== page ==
Cardiac and Skeletal Muscle Myoglobin Release After Reperfusion of Injured Myocardium in Dogs With Systemic Hypotension
Background Myoglobin (Mb) is an intramyocardial protein that is released into the systemic circulation and rapidly cleared via the kidneys after myocardial injury. Arterial Mb concentration–time curves have been studied in humans and dogs in the setting of acute coronary artery occlusion, and the rate of rise of Mb is both sensitive and specific as an indicator of successful coronary artery reperfusion. Systemic hypotension may alter Mb kinetics and impact on the utility of this method by causing Mb release from ischemic skeletal muscle and by decreasing renal Mb clearance. This study was undertaken to determine whether analysis of Mb kinetics remains accurate in identifying coronary reperfusion in the setting of systemic hypotension.
Methods and Results Eighteen chronically instrumented dogs were made hypotensive by being bled via a large-bore femoral artery catheter into a reservoir adjusted to maintain a constant mean arterial pressure of 50 mm Hg for 8 hours. After the first hour of hypotension, each dog was studied under one of the following three protocols: group 1, 2 hours of mid–left anterior descending artery (LAD) occlusion followed by 5 hours of unlimited reperfusion; group 2, 7 hours of mid-LAD occlusion without reperfusion; or group 3, 7 additional hours of hypotension alone. Systemic lactate extractions demonstrated a shift to anaerobic metabolism in skeletal muscle and confirmed that shock was established in all animals. Regional arteriovenous Mb differences in group 1 animals demonstrated release of large amounts of Mb from reperfused myocardium; in contrast, smaller amounts of Mb were released both from skeletal muscle rendered ischemic by hypotension and from myocardium rendered ischemic by coronary occlusion without reperfusion. In group 1 dogs, arterial Mb rose rapidly immediately after reperfusion, with peak Mb occurring 108±24 minutes (mean±SEM) after vessel reopening. In group 2 and group 3 dogs, arterial Mb rose more slowly, such that peak Mb was not reached within 8 hours in 11 of 12 animals. The linear rate of rise of arterial Mb over the first hour of reperfusion in group 1 dogs was 51±16 ng · mL−1 · min−1. This slope was significantly greater than slopes determined over the same time period in dogs occluded and not reperfused (group 2, 1.2±0.6 ng · mL−1 · min−1) and in those hypotensive alone (group 3, 0.8±0.5 ng · mL−1 · min−1). All the slopes of group 2 and group 3 dogs fell below the range of slopes of group 1 dogs. In contrast to slopes of the Mb concentration–time curves, linear creatine kinase slopes were significantly less sensitive in predicting reperfusion.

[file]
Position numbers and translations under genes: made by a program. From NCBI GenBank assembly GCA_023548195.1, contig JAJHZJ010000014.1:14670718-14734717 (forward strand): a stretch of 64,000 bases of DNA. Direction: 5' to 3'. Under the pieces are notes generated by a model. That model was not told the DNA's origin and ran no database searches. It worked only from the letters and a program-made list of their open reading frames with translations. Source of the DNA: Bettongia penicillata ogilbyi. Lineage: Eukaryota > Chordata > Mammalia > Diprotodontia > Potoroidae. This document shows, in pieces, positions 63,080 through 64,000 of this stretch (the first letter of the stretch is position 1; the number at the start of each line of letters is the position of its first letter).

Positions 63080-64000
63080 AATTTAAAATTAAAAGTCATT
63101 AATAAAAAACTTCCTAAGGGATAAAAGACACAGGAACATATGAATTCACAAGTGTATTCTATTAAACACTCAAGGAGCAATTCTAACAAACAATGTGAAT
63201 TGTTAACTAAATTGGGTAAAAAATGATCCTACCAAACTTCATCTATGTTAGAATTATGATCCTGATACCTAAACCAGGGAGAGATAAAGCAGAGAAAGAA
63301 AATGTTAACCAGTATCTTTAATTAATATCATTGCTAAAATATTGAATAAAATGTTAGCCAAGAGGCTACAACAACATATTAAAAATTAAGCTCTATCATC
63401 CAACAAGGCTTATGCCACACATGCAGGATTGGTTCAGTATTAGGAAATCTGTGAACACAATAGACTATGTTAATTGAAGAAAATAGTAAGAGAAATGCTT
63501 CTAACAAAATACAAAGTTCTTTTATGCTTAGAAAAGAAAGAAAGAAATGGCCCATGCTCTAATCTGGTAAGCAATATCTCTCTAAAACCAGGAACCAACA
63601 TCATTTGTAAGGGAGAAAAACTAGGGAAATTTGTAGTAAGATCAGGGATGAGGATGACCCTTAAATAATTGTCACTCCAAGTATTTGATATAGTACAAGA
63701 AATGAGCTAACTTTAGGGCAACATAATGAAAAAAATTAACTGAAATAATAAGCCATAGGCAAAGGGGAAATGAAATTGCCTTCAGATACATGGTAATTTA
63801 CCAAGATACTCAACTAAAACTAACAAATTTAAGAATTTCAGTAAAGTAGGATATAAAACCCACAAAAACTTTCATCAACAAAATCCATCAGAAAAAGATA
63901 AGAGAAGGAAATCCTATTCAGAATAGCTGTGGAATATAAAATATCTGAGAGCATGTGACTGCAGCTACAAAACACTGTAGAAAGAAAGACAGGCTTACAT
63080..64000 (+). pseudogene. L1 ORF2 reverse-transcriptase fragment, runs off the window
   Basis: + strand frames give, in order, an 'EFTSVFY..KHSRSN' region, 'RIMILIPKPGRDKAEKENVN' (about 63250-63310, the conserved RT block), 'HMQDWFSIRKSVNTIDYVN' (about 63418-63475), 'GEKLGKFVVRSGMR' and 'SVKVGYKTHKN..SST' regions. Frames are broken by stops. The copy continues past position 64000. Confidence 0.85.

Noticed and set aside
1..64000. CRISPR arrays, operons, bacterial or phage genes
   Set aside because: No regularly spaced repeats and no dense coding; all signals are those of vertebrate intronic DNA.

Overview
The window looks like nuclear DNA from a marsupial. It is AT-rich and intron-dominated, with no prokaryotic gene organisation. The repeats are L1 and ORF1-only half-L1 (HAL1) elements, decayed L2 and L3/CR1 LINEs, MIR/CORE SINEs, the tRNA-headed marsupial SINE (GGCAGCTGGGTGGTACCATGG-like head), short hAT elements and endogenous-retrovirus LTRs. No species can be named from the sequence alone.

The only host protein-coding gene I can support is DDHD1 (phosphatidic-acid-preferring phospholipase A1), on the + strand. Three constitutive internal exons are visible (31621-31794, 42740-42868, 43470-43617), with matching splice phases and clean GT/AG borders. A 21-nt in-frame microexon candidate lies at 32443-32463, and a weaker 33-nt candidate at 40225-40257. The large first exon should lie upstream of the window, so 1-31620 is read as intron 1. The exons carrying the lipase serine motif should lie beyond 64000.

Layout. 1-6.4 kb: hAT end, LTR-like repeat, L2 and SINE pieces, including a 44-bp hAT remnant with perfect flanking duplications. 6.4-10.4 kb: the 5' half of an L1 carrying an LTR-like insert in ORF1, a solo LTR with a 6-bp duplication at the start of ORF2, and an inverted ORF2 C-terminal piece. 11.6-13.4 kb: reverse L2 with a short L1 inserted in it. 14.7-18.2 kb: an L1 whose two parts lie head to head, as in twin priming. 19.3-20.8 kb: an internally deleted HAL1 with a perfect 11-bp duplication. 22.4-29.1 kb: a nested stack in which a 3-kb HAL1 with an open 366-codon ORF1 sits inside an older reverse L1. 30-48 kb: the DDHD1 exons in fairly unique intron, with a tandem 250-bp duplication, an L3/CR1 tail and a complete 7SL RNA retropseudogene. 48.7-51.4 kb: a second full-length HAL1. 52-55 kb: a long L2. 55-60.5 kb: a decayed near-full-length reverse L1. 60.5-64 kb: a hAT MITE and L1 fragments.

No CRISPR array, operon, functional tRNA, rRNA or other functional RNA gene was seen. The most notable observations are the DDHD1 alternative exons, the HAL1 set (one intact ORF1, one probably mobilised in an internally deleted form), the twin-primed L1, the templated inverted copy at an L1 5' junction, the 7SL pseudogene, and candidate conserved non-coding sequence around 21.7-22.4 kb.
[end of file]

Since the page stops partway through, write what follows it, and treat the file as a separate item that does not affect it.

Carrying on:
Conclusions Analysis of plasma Mb kinetics allows early identification of coronary reperfusion after myocardial injury even in the presence of significant systemic hypotension.